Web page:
Tech Blog: Marie Claire’s Fall Fashion App Falls Flat
December 6, 2010
Posted by Elizabeth Lowe
iPad Review: Marie Claire‘s “Fall Fashion A-Z”
Already an iPad cynic to begin with, I decided to try an app produced by one of my magazine mainstays.
The Powerhouse Publication: Marie Claire (a Hearst publication)
The App: “Fall Fashion A-Z”
The Result: Unimpressive to say the least.
Could an iPad app really change the way I experience one of my favorite publications? Would I really get more enjoyment from the digital version than my tangible coffee table staple?
Marie Claire’s fashion app definitely provides a new experience for their fashionista readers. But it isn’t anything to jump up and down in your Louboutins about.
With “Fall Fashion A-Z” readers can get a more graphically enhanced look at the latest fall trends. This type of editorial feature is usually in the front-of-book for Marie Claire in a clean, easy-flowing layout. The trends unfold page by page with one runway look and an array of similar pieces available for purchase.
The app, however, comes off a little jumbled. I could see that Marie Claire was going for a fun, creative collage approach to display the content – but all that scrolling back, forth, up and down! It drives a classic page-turner like myself crazy.
Let’s discuss the actual content and digital experience. All pieces in the editorial collage are “clickable,” linking the user to a letter in the alphabet and a set of clothing, shoes or accessories. Just like the usual front-of-book fashion layouts, these sets are accompanied by a runway look. Except on the iPad, it’s a video.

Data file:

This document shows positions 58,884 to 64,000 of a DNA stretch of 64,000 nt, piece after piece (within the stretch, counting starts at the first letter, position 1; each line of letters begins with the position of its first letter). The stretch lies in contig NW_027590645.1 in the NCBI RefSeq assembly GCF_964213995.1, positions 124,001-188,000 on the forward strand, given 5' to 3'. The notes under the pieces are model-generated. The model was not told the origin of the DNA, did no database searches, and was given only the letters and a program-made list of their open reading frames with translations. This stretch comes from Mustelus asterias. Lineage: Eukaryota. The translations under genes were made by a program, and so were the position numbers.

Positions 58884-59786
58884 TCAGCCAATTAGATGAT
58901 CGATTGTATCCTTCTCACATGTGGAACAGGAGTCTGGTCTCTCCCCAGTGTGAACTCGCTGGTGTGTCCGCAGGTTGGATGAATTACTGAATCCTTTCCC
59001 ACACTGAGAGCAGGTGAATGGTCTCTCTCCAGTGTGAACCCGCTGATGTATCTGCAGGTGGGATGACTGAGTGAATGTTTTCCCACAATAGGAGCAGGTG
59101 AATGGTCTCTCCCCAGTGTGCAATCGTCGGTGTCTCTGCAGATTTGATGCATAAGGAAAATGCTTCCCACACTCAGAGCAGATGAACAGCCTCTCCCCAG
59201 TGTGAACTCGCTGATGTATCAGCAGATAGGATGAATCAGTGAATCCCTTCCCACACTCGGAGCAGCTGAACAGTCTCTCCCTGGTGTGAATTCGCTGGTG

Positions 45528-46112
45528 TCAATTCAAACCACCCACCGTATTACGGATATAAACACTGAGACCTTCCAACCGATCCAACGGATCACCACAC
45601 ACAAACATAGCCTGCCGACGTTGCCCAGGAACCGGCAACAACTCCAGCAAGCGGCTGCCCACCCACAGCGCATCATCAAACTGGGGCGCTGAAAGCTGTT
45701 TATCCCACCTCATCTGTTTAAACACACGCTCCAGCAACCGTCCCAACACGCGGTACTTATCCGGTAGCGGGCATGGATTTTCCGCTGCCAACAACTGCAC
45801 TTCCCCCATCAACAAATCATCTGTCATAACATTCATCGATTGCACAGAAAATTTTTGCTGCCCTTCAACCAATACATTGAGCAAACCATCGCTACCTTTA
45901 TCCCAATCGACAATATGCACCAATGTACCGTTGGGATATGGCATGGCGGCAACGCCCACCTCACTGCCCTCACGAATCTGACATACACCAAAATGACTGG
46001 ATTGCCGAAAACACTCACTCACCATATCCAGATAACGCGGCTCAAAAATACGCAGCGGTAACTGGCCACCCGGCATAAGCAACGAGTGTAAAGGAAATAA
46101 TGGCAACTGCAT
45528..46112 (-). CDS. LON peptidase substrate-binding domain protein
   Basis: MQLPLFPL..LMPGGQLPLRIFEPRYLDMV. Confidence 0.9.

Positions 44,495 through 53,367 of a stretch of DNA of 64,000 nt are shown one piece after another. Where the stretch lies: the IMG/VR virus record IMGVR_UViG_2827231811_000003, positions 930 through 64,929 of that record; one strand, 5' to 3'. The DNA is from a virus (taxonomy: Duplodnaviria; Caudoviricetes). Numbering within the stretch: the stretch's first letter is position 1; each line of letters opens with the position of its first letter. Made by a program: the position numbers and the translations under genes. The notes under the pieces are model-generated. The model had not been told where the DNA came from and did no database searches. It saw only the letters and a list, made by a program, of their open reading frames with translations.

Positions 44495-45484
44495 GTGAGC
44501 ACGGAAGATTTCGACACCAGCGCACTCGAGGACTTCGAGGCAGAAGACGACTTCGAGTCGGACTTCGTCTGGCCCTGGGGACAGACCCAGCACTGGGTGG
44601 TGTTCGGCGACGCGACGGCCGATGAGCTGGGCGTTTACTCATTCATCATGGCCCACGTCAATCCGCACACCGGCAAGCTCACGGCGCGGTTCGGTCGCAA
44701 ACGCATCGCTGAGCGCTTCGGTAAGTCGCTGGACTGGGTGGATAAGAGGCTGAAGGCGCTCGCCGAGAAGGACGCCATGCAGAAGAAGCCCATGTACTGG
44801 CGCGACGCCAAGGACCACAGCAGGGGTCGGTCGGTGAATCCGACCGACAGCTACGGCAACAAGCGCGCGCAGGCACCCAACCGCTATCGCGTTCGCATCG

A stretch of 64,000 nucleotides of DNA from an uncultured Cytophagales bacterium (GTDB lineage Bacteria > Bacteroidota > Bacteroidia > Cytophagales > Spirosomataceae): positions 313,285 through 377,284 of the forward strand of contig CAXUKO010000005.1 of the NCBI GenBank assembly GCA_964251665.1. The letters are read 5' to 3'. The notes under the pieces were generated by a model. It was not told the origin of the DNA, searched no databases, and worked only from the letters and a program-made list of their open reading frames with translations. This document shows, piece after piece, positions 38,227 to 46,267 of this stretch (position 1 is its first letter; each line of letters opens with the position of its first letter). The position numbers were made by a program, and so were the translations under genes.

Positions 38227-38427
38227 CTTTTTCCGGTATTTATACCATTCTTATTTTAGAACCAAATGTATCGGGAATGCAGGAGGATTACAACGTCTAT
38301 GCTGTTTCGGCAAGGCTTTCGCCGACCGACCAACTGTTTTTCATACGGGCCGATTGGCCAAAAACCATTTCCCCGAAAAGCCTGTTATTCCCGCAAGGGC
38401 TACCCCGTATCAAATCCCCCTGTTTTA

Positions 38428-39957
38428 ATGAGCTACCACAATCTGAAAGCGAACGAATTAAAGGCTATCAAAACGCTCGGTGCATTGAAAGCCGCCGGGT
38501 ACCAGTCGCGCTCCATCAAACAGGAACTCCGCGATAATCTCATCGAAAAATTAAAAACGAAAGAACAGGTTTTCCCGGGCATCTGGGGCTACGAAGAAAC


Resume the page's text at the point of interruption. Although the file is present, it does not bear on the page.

The downside? The runway video is a continuous loop of one look in a collection. I would be impressed if I could watch the entire Marc Jacobs or Celine runway show to experience fall’s minimalist movement, for example. However, I get the same fulfillment looking at a photo of the runway look as I do watching it play repeatedly on my screen.
This is just one example of room for improvement as Marie Claire makes the transition from print to iPad. Many aspects of the app gave me the exact same content as the magazine – editor’s favorites, pricing and store info, runway-to-street – just in a “clickable,” digital layout. There was no “new” content. It was barely multimedia-forward, with only the runway show video loops.
To ditch my tangible and page-turner-friendly print version, Marie Claire will have to step up their game in the iPad app. The legacy publication is packed with fresh, in-the-know content on not only fashion, but also other aspects of culture and society. Its pages are full every month with the best shoes, society commentary, and inspiring features. With so much content, its organized page design still make the magazine highly engaging and easy to read.
However, the iPad app fell short of what I usually enjoy about Marie Claire. This digital version (though only a piece of the Marie Claire sphere of content) is actually less content-packed and harder to read.
Though I look forward to more digital publications by the Hearst legacy, I’ll stick to my paper version of Marie Claire for now.